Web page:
Legal Authority to Regulate Smoking and Common Threats and Challenges: 2009
affiliation not provided to SSRN
William Mitchell Legal Studies Research Paper No. 2009-03
Smoke-free policies continue to be the most effective and economic strategy for protecting nonsmokers from exposure to secondhand smoke. As of April 2009, 16,519 municipalities across the United States have passed a state or local law with a 100 percent smoke-free provision covering workplaces, and/or restaurants, and/or bars, and protecting 70.2 percent of the United States population. A small number of these laws have been legally challenged. Although most of these challenges have been unsuccessful, smoke-free litigation can be an exhausting, expensive and time-consuming process. The best way for policymakers and smoke-free advocates to avoid litigation is to learn from past experience.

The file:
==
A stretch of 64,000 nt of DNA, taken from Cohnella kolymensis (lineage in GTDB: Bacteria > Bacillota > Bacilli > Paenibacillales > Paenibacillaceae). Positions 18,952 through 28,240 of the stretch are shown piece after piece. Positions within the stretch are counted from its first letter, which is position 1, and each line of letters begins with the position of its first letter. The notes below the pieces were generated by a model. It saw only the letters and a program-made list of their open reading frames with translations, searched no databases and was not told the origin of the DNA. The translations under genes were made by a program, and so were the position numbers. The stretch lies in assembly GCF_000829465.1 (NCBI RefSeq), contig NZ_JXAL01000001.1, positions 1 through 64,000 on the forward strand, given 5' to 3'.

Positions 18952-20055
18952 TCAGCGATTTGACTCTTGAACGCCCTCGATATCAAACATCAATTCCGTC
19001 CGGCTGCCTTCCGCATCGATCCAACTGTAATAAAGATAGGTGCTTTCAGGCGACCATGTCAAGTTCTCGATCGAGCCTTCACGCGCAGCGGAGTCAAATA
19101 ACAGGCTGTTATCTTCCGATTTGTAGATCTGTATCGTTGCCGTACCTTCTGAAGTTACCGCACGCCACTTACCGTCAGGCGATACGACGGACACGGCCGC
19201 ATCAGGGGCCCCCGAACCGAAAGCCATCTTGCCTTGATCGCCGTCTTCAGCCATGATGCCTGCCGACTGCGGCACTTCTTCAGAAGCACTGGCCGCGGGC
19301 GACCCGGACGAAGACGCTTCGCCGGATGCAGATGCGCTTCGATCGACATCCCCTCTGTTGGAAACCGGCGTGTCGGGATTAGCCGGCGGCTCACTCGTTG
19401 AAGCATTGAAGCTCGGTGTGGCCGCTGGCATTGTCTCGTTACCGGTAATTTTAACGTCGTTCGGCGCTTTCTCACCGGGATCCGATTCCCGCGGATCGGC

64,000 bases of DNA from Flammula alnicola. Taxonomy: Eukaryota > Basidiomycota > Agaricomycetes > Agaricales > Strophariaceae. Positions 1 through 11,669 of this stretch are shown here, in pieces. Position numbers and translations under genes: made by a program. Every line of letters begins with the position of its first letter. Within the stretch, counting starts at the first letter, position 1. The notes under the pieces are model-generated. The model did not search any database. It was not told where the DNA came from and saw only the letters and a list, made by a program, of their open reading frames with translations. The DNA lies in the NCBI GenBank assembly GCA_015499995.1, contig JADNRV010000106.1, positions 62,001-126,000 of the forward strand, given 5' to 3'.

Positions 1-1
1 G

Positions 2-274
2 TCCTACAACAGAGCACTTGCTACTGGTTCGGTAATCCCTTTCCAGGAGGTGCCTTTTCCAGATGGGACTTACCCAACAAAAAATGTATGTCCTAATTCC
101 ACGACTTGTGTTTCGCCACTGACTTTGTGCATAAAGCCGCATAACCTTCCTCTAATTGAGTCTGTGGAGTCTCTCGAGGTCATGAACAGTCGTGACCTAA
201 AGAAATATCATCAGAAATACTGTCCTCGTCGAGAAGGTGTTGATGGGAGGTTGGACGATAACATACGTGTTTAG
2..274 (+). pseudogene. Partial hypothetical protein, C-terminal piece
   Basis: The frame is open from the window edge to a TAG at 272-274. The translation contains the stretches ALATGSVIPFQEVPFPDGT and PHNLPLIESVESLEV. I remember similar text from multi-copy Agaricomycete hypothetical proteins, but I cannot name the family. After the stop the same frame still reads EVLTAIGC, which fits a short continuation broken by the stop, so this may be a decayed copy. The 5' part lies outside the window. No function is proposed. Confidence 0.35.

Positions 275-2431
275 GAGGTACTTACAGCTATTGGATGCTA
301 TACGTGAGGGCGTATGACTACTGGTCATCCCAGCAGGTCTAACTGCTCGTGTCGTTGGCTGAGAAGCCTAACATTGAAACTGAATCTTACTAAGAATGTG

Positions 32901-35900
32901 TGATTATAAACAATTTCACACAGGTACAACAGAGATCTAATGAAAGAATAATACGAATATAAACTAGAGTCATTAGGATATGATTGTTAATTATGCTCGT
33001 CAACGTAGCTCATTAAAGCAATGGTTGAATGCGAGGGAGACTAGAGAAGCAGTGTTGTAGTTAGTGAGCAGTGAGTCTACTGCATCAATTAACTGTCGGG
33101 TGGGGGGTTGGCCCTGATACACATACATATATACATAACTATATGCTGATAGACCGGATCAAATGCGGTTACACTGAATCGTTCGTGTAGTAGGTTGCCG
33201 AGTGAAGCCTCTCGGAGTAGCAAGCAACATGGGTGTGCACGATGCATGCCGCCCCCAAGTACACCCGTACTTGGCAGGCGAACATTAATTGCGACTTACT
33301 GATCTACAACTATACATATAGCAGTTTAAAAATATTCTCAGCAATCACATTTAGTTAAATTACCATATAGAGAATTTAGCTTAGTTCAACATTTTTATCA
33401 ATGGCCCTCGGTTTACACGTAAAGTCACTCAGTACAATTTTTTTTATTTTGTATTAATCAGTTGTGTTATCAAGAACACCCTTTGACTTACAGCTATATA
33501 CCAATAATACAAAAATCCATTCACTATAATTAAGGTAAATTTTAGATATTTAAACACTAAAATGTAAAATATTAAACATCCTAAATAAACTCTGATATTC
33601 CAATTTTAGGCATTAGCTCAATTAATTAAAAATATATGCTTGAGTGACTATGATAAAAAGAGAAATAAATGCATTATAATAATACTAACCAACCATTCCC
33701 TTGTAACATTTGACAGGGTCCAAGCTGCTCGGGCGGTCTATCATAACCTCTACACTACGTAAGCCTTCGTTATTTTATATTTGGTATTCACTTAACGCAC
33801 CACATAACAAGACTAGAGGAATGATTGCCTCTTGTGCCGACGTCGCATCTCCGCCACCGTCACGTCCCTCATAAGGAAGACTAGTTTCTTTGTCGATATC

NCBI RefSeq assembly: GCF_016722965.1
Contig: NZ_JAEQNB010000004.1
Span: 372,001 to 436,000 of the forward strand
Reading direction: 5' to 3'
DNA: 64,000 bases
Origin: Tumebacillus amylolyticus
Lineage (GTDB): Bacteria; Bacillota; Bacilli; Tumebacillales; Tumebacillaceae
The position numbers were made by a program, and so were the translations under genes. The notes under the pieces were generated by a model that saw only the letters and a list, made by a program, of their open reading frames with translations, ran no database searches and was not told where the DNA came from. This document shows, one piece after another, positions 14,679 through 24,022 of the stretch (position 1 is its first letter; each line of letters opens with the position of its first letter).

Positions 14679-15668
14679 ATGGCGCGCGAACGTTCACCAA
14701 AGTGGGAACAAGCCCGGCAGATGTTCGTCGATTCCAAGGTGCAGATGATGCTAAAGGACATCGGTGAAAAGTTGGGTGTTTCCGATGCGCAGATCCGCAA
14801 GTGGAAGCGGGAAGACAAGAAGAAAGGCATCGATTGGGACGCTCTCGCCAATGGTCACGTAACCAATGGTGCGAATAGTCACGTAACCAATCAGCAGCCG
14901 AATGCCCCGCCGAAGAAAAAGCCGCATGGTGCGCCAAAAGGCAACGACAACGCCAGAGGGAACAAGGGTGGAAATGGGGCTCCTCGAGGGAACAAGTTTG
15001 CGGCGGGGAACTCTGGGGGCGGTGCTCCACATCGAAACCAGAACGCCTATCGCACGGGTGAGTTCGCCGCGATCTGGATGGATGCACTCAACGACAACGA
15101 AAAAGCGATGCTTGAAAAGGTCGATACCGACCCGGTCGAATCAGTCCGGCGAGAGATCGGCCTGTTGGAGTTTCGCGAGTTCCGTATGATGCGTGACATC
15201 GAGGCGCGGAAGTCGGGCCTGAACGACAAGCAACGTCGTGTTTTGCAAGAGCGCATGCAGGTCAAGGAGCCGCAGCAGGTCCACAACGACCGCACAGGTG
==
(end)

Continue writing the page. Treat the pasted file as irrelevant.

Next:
This law synopsis serves as a primer on common legal threats and challenges to smoke-free regulation. It reviews state and local governmental authority for regulating smoking, and briefly outlines the legal doctrine of preemption. It describes several constitutional legal challenges to smoke-free ordinances, such as claims brought on the basis of equal protection, vagueness, privacy, takings, freedom of association, and freedom of speech. The synopsis also examines the legal authority of local regulatory bodies to pass smoke-free ordinances. Finally, it uses the example of private clubs to illustrate the need for care when drafting smoke-free ordinances.
Number of Pages in PDF File: 23
Keywords: Tobacco, law, policy, public health, smoking, smoke-free, secondhand smoke, tobacco, tobacco regulation, smoking banworking papers series
Date posted: December 27, 2009
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